By Liz Herbert McAvoy
The writings of Julian of Norwich and Margery Kempe exhibit an know-how of conventional and modern attitudes in the direction of girls, specifically medieval attitudes in the direction of the feminine physique. This examine examines the level to which they utilize such attitudes of their writing, and investigates the significance of the feminine physique as a way of explaining their mystical reviews and the perception won from them; in either writers, the feminine physique is significant to their writing, resulting in a feminised language wherein they in attaining authority and create an area within which they are often heard, quite within the context in their spiritual and mystical studies. the 3 archetypal representations of girl within the heart a while, as mom, as whore and as 'wise woman', are all basically found in the writings of Julian of Norwich and Margery Kempe; in interpreting the ways that either writers utilize those lady different types, McAvoy establishes the level in their luck in resolving the strain among society's expectancies of them and their very own lived studies as ladies and writers. LIZ HERBERT MCAVOY is Lecturer in Medieval Language and Literature, college of Leicester.
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Extra resources for Authority and the Female Body in the Writings of Julian of Norwich and Margery Kempe (Studies in Medieval Mysticism)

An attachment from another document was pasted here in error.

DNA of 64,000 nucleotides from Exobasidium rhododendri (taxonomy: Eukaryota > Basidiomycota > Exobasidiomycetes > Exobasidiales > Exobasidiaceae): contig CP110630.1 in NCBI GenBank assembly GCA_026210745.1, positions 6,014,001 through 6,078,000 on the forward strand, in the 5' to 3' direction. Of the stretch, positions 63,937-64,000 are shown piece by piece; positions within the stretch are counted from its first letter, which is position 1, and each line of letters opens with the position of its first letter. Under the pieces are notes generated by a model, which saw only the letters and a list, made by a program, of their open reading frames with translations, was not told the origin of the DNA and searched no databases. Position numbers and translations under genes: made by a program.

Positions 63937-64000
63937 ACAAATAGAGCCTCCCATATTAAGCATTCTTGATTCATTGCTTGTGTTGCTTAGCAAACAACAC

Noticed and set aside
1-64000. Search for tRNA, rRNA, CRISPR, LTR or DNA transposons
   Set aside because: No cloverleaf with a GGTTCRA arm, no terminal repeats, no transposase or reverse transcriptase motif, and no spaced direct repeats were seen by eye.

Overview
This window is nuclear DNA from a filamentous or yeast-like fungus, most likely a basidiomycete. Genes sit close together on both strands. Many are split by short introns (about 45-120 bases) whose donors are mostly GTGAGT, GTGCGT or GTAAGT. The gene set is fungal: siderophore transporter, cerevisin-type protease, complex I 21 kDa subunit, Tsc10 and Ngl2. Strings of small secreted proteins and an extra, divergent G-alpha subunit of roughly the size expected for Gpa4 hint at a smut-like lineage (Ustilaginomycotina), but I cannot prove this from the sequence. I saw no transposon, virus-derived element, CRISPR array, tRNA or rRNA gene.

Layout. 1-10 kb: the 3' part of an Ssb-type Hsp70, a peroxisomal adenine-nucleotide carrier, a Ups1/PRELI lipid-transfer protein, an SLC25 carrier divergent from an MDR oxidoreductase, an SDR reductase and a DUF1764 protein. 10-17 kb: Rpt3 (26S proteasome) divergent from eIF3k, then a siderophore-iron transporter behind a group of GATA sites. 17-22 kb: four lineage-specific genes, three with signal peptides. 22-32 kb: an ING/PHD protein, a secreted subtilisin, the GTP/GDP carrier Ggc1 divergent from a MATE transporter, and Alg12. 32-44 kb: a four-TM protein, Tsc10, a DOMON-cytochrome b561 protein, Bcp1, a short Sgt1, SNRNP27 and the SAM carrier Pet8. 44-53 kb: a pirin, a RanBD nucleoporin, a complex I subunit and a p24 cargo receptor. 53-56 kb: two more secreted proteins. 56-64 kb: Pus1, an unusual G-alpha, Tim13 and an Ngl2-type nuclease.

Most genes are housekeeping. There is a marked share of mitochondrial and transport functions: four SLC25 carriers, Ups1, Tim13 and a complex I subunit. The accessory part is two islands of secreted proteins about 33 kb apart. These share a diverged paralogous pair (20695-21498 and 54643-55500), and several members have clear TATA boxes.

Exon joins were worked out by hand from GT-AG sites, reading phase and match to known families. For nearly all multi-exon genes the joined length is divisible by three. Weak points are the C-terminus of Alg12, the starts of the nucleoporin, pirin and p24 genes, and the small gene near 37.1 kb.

32 Instead, it can be viewed as an early attempt to uncover a hermeneutic in order to transcend the suffering and find a meaning within the pain. Motherhood has effectively separated her from her family, her friends, from her child, from herself and from God, and appropriately it is Christ who recognises her abandonment and chooses a moment in her physical isolation to reveal himself to her. [O]wyr mercyful Lord Crist Ihesu, euyr to be trostyd, worshypd be hys name, neuyr forsakyng hys seruawant in tyme of nede, aperyd to hys creatur whych had forsakyn hym in lyknesse of a man, most semly, most bewtyuows, & most amyable þat euyr myght be seen wyth mannys eye, clad in a mantyl of purpyl sylke, syttyng upon hir beddys syde, lokyng vpon hir wyth so blyssyd a chere þat sche was strengthyd in all hir spyritys.
375–94. , 2002). My interpretation here of the sexual nature of Margery’s guilt is based upon the fact that she juxtaposes descriptions of her attempts to expiate her unconfessed sin and the description of her desire not to have to endure John Kempe’s sexual advances any more (11–12) alongside the account of a potentially adulterous liaison with a male acquaintance (13–16). She appears to be using this incident as a type of confessional in the narrative in order to expiate both this ‘sin’ and her earlier unconfessed one.
Stone, Middle English Prose Style (The Hague and Paris, 1970), pp. 155–6; Coleman, English Mystics, p. 175; Riehle, Middle English Mystics, pp. 27–31, p. 96, pp. 102–3, p. 112, p. 116 for similar sentiments. Salih, Versions of Virginity, p. 173. qxd 4/27/04 5:10 PM Page 26 AUTHORITY AND THE FEMALE BODY actually a distinction between ‘the writing and written selves of autobiography’79 and the line of demarcation is therefore blurred. Another advantage of such an approach is that by placing them alongside each other as equal and virtually unique representatives of a highly rich and varied mystical tradition which was emerging in England, is to maximise on the potential of the female body to render up discourses which can be employed to explicate the unfathomability of the mystical experience.